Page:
Thursday, November 11, 2004

The recent debate over the effect of the religious right on the GOP and the administration has started me wondering about the possibility of a split in the Republican party. The question centers around whether the GOP will go back to its modern corporate-sponsored roots, or if it will begin to give more voice to the christian right who believe that they won the election for Bush. The christian right, led by folks like James Dobson, certainly feels they are owed. They no longer want to be merely foot-soldiers, but king makers.

Yet as Kevin Drum pointed out the other day, the "values"-oriented campaign themes have taken a back seat to what seem to be the administration's priorities. The first few topics President Bush has focused on have been social security reform, tax cuts and oil. These are all topics of greatest interest to the fiscally-oriented Republicans. If the President has a "mandate" and intends on spending his political capital, are these the issues the christian right was expecting him to be focusing on? I have my doubts. As an article on Daily Kos points out, the President is already encountering resistance in the legislature to some of his plans. In this case its immigration reform. It involves a moderate program (in relation to the conservative no-tolerance position) that seeks to allow guest workers in from Mexico, a program conservatives hate.

Former GOP consultant Arthur Finkelstein believed the Bush campaign strategy split the country on cultural and religious lines and invested the christian right with an importance and value that exceeds their actual influence. He believes the Republicans have saddled themselves with a group that could potentially be the decisive faction in upcoming elections. The christian right certainly believes they are the decisive players for the future.

It's going to take some time to figure out how much of an influence they do have as new appointments are made, legislative committees are reshuffled and the legislative session starts back up. One case that may serve as an early guide is the replacement of John Ashcroft with Alberto Gonzales. Ashcroft was a friend to the christian right, while many conservatives oppose Gonzales for being soft on abortion rights. Gonzales, however, is a long-time associate of the Bush family and has been very helpful as the White House Chief Consul in furthering the administration's foreign policy objectives (Gonzales was the author of the controversial memos stating how the administration could avoid adhering to the Geneva Conventions, this over the outrage and protest of the military. A group that will be most affected by any changes in international war law). The debate over Gonzales has already begun.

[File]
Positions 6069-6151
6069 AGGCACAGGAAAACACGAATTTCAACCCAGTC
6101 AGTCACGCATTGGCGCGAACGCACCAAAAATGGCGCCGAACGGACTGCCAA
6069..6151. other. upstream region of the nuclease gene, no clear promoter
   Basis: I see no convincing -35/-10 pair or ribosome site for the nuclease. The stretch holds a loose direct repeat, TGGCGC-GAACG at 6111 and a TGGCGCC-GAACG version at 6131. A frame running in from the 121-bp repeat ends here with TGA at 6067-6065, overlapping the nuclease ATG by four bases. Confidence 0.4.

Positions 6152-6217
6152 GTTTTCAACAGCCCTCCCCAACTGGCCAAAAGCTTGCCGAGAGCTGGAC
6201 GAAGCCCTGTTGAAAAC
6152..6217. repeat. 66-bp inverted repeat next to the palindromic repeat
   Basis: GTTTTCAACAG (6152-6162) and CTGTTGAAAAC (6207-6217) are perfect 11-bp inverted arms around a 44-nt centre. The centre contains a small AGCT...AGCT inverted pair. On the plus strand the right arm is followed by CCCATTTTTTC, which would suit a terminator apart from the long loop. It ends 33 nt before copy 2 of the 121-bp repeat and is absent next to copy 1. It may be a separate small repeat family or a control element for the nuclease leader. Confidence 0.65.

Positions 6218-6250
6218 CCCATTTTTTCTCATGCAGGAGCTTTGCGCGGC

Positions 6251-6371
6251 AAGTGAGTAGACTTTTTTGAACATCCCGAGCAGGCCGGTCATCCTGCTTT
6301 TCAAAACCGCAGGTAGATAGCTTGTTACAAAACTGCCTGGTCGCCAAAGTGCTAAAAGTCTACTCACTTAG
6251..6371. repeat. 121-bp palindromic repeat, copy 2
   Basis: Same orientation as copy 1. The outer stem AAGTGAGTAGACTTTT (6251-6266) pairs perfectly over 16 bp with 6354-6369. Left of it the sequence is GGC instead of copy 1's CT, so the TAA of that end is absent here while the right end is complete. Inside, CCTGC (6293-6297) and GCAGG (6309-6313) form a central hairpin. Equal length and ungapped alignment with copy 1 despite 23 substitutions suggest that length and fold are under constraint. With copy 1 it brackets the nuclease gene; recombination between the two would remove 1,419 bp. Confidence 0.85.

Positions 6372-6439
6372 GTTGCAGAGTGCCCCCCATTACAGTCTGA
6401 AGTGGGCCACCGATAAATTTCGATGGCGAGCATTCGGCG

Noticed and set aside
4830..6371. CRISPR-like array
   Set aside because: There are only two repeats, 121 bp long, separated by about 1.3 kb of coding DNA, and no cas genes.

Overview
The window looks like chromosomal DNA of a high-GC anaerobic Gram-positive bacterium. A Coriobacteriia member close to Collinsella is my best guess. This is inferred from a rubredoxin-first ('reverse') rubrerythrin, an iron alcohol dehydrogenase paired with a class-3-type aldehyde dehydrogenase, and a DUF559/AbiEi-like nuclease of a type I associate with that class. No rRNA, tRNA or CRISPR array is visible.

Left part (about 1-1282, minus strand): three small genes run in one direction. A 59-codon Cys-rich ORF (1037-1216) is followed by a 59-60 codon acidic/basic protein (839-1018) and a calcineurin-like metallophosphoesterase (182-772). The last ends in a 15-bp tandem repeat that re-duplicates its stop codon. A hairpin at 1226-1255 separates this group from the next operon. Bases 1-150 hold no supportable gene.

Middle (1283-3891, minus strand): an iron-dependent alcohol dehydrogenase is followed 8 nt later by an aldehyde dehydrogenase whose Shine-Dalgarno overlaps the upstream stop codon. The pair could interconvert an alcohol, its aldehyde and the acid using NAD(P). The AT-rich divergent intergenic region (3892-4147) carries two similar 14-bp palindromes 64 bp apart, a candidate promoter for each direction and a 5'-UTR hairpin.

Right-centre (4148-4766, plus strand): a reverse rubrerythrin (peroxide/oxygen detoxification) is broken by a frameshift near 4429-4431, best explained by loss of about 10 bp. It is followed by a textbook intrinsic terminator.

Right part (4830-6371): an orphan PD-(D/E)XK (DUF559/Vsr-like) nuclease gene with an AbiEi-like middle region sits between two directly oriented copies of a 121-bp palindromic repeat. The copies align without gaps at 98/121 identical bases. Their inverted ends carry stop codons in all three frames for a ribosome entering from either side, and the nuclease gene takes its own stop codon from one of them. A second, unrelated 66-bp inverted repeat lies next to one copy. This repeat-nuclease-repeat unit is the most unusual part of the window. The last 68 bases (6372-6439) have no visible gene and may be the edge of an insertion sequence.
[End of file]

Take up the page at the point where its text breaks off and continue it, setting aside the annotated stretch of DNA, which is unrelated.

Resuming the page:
The current debate has led me to wonder about the possibility of a split in the Republican Party. The christian right is very vocal and tend to vote as a group. An administration that does not sufficiently kowtow to their wishes, may find themselves on the sharp end of their ideology as Sen. Specter (R-Penn) found out last week. Sen. Specter, who is in line to be Chairman of the Judiciary Committee, publicly warned (unwisely) President Bush not to push on any anti-choice judges. The christian right's retribution was fast and furious. James Dobson, of the christian right group Focus on the Family, said on ABC's This Week that Sen. Specter needs to be "derailed." The hits came fast and furious and Specter has since publicly groveled for absolution. Even if he survives and is named Chairman, its doubtful he will cause much trouble for the administration.

Sen. Specter has been no friend to Democrats and is hardly much of a moderate, yet even he received the lash for stepping out of line, and into the sights of the newly-emboldened christian right. If this pattern continues, the moderate Republicans may quickly lose their patience with the christian right. The President himself may soon come under fire from them as well. A vocal, motivated and substantial fraction of a party may not tolerate not being pushed to the side for long.

The surprising enthusiasm for Judge Roy Moore (who has become a sort of christian-right folk hero) early in the year may indicate that the christian right may not wait for the party to come around. Judge Moore became a hero to the christian right when he refused to remove, as ordered by a federal judge, the 2.6 ton ten commandments monument he had installed in the atrium of the Alabama Supreme Court. The monument was soon removed by the state, as was Judge Moore. However, it was a federal ruling that finally removed the monument, thus confirming for the christian right that the federal judiciary was godless and cementing Moore's credentials with them. Moore openly intimated he was thinking of challenging Bush, and there were plenty of christians lining up to support him.

The Republicans will ignore the will of the christian right at their peril. The newfound influence of the christian right may not, as Finkelstein thought, elevate them to king-makers, but may actually split the Republicans into two camps, fighting it out for control of the party.

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